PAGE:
• I listened to this episode a few weeks ago, so while I don’t remember it exactly, I think it touches on what you mention here in terms of women acting self-effacing regarding their accomplishments. Good luck with your endeavors, and I’m sure once you start achieving some of your goals you’ll gain confidence to keep going. Remember all the times you’ve done things in the past that were challenging, and go from there.


  • Wow Leandra I am blown away by this post on so many levels, first and foremost your admission to low self-esteem. I worship you and admire your amazing accomplishments while always being true to yourself and honest to your readers. I think the word authentic get bandied about too much, but in your case it applies. You’ve created a diverse and dedicated community, my 20 year old daughter admires you as much as I do. Second, that you have the self awareness to understand your deepest motivations and parse them objectively and adjust accordingly. This takes most people a lifetime of therapy. Bravo to all you have done and will do!

    • Serena

      So true I am in shock to hear she has low self esteem. Look at what she has created! A community of women (and men!) who come here to read interesting and honest articles.

  • Ciccollina

    Oh honey 🙁 It’s so sad to hear you articulate this.

    If it helps, you should know that you are objectively one of the most talented, intelligent, thoughtful and honest female voices of your generation. You’ve made such an impact on so many people. Thank you for inviting us on your journey (however accidentally) and giving us the joy of the MR community.

    I wish you the absolute best in your journey towards self-love and that brimming confidence so abundant in beautiful Bozoma.


  • Sonia

    I had the same epiphany recently: I do not trust myself. In fact, I don’t even know what trusting myself sounds like because it is so foreign to my internal dialect. So much of this is because I too look for external validation to tell me whether I am doing something wrong or right. And instead of using the wrong as a learning tool, I beat myself up for it. I hold it to a higher truth than when I’ve done something “right” or “well” because self-deprecation is simply easier to cling to. I trust it more. But I’m constantly asking myself why? Why can’t I BELIEVE and TRUST that I am capable of doing something great?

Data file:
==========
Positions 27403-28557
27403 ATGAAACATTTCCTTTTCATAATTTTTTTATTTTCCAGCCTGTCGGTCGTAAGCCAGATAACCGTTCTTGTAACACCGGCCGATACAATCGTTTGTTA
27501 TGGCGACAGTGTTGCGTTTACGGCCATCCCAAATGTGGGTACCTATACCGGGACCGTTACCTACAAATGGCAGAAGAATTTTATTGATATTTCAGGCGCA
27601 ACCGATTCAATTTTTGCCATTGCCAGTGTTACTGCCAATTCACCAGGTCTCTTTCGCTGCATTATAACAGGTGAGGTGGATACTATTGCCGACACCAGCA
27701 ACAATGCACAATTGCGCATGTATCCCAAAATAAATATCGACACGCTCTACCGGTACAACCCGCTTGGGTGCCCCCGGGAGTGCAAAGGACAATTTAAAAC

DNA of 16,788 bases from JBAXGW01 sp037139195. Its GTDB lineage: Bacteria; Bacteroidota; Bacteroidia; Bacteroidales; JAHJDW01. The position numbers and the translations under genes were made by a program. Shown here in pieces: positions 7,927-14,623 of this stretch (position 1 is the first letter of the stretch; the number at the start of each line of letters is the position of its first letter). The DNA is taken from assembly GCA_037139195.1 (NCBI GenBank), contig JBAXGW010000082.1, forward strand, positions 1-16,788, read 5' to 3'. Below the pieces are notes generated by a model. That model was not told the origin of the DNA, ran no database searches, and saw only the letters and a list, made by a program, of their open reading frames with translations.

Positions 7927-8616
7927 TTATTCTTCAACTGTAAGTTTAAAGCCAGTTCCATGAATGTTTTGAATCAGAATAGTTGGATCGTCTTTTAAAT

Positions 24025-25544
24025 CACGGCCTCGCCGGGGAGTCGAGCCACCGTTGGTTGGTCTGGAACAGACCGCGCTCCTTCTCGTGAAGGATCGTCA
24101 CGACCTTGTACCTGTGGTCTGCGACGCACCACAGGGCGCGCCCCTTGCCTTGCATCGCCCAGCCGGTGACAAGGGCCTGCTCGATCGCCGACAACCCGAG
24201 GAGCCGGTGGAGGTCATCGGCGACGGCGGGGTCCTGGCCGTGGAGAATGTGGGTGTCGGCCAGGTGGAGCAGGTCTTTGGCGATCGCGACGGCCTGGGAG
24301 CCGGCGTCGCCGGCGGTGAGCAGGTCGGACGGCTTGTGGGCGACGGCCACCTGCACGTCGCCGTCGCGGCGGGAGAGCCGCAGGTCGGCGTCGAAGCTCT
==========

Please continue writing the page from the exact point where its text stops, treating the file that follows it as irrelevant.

I think part of this is because of the way our culture judges and speaks to itself. When someone is vocally confident, our first inclination is to call them cocky, self-centered, full of hubris. I’m sure it all stems from a deeply rooted insecurity/envy (what doesn’t!?), but why shouldn’t someone say they’re the most qualified person to do something? I’m the most qualified person to be ME. Shouldn’t I trust that? And in turn, shouldn’t we as a culture support and trust that each one of us is the most qualified to be exactly who we are? Why then, does it feel so exposing and dangerous to begin?

  • YT

    impostor syndrome AKA being a working woman! such an important lesson to impart on our young ones today!

  • Ana

    “her self-esteem is a genuine product of the life she has not just lived but has had to weather, the loss she’s endured and the strength she has been forced to squeeze out of it.”
    Very good point. For me, my self-esteem has always grown ‘despite of’ not ‘because of’ something. I think that’s why external validation doesn’t work; instead of relying on external forces to lift you up, you need to master the very hard task of building yourself up. Trusting in yourself sadly also means risking to fall flat on your face, a lot and often.

  • Jay

    It’s unreal how relatable this is. I’ve always been known as the indecisive friend and even had a nickname for it. It’s like I can see all possible outcomes of a decision so I get overwhelmed and don’t trust myself to make the right one. And like you, I use style as a way to shield myself from confronting the realities of my lack of self esteem. I buy new clothes, change my hair constantly, and keep up with trends in the hopes that doing so won’t make me feel so empty. As I get older I’m realizing that in order to have true self esteem I will need to achieve validation from within – rather than seeking it from others.